One of the most severe health injuries caused by over exposure to heat is known as a heat stroke. This is usually a result of dehydration which affects the body's ability to control its temperature. When the core body temperature in higher than 40.5 degree Celsius, complications in the central nervous system occur resulting in a heat stroke. A heat stroke can cause brain damage and damage to other internal organs. In extreme cases, it can also result in death. Although this condition is mostly known to affect people over the age of fifty, younger people, who spend most of their time outdoors during the summer months can be prone to it as well.
The main symptoms of this illness are fainting, dizziness, terrible headaches, lack of sweat (even in high temperatures), hot and dry skin, weakness or muscle cramps, nausea and vomiting, quickened heartbeat (either strong or weak), difficulty breathing, confusion and disorientation, seizures, loss of consciousness and sometimes even a coma.
When you suspect that someone is having a heat stroke it is best to get them medical help as soon as possible. If for some reason you are unable to do so, it is best to move the patient to a cooler, air-conditioned room or into the shade and remove any unnecessary clothing. Next, you should take their temperature and try to reduce it to 38.3 or 38.8 degree Celsius. You can do this by fanning them, or wetting their skin (use a sponge, garden hose etc). You can also apply ice packs to areas of their body that have the most blood vessels such as armpits, neck, back and groin to help reduce the body temperature. If needed, you can submerge the patient in an ice bath.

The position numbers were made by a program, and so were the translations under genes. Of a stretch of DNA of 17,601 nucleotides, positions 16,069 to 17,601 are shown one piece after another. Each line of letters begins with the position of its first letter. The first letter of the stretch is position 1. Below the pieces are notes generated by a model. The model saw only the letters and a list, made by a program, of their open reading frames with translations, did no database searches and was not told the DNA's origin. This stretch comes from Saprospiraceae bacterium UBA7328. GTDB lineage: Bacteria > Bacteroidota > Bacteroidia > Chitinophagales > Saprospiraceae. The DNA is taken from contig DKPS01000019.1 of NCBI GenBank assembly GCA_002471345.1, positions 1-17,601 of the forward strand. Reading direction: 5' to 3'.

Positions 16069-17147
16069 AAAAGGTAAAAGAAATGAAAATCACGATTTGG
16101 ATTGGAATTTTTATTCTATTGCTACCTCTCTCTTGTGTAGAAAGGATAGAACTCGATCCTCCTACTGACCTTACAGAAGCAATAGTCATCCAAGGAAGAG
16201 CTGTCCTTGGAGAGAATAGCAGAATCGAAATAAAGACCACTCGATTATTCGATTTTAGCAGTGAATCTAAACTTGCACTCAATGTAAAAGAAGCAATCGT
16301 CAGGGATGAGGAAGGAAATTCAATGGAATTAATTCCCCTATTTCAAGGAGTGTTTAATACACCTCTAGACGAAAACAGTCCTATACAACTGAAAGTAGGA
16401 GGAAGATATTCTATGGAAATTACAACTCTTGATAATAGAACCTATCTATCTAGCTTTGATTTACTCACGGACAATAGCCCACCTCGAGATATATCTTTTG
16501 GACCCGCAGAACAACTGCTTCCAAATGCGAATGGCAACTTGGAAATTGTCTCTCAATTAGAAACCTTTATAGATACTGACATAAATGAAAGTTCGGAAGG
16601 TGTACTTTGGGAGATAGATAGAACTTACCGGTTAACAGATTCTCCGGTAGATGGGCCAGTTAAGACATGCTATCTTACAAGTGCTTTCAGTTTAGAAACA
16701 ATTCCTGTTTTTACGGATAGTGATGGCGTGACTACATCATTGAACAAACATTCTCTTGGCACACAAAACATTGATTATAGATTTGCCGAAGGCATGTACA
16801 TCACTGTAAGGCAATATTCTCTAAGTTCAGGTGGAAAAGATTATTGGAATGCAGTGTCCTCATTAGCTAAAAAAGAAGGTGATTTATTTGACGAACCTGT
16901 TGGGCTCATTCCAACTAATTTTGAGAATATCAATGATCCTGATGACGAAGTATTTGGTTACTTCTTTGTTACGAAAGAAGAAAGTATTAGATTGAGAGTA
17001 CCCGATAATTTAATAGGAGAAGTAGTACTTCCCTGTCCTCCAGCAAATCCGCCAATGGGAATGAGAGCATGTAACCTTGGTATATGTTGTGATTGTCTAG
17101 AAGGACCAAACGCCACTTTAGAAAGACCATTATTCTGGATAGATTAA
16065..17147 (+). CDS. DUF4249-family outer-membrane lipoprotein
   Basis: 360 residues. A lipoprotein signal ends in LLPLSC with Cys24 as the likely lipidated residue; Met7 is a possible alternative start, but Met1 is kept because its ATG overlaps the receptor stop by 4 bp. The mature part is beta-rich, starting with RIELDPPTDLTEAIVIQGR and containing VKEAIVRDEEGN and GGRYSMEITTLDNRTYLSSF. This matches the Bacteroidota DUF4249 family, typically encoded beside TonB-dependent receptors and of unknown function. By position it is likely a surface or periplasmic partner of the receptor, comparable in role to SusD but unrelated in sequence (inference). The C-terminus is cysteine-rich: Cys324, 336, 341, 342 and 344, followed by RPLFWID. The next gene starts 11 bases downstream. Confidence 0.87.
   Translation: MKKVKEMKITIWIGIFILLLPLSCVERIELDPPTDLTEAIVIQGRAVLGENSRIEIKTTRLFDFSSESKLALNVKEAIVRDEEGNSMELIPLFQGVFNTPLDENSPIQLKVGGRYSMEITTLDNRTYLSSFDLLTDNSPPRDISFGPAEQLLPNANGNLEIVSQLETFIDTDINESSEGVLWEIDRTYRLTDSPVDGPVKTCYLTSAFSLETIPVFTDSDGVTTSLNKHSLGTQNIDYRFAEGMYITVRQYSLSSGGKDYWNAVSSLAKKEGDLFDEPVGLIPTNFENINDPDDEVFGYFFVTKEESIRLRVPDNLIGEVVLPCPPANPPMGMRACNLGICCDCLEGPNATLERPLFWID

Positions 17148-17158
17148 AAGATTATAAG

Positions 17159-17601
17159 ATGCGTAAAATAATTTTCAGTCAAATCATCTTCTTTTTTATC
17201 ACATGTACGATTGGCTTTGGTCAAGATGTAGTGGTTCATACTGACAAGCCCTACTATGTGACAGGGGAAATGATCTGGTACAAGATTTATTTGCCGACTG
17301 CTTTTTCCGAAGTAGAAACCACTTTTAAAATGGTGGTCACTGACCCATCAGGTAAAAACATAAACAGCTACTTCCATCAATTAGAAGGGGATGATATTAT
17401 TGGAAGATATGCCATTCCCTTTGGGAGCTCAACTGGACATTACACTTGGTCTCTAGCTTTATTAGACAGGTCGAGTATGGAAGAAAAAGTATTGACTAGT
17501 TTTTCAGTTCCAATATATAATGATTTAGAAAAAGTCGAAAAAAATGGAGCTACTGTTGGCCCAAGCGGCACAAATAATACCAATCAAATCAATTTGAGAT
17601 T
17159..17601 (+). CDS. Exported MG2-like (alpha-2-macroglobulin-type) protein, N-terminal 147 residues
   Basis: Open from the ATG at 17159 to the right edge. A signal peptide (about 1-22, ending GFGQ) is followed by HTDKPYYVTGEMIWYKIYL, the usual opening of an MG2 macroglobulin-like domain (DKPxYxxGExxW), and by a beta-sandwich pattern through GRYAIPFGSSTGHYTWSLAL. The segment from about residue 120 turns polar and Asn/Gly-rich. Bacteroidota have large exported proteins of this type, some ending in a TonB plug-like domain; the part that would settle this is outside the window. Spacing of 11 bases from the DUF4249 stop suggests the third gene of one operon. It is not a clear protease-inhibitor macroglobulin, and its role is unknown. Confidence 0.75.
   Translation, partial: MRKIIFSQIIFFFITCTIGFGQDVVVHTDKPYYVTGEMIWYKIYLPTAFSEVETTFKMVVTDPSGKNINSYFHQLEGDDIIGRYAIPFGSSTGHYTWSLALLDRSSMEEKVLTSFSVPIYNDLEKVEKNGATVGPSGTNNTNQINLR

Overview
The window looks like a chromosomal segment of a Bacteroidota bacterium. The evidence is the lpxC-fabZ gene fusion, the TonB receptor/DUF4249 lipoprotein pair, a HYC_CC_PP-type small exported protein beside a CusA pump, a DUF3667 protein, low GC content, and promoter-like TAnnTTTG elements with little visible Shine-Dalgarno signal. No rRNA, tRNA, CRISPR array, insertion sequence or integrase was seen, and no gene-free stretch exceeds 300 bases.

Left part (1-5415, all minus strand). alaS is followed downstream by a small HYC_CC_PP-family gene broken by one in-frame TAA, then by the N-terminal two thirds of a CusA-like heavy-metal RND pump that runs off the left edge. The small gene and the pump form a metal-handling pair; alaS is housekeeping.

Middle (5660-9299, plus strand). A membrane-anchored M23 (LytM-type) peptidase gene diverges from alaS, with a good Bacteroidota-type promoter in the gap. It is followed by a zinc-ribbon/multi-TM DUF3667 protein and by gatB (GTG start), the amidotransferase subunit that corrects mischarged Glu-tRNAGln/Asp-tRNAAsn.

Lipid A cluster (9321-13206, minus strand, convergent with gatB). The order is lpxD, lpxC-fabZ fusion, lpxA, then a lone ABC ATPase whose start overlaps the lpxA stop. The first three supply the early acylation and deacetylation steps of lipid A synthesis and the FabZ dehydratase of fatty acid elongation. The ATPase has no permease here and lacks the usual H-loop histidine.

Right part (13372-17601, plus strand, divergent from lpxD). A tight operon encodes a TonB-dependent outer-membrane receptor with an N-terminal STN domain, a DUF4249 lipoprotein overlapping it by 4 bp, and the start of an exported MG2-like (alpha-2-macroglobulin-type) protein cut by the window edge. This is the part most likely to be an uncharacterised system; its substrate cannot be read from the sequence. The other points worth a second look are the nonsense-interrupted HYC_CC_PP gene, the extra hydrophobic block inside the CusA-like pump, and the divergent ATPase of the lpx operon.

Heat strokes usually affect those who live in places without proper air circulation, people who do not drink enough water, have chronic diseases such as diabetes, heart, lung, kidney diseases etc and those who drink excessive amount of alcohol. People who live in urban areas are more likely to suffer from this.
The best way to deal with this illness is to prevent it by staying in temperature controlled environments, wearing light coloured loose fitting clothing, using sunscreen with a sun protection factor or 30 or more, drinking lots of fluids, taking proper precautions before heading outdoors (especially for exercise) and if possible, canceling outdoor activity during the extra-hot summer days. Remember health and safety comes first!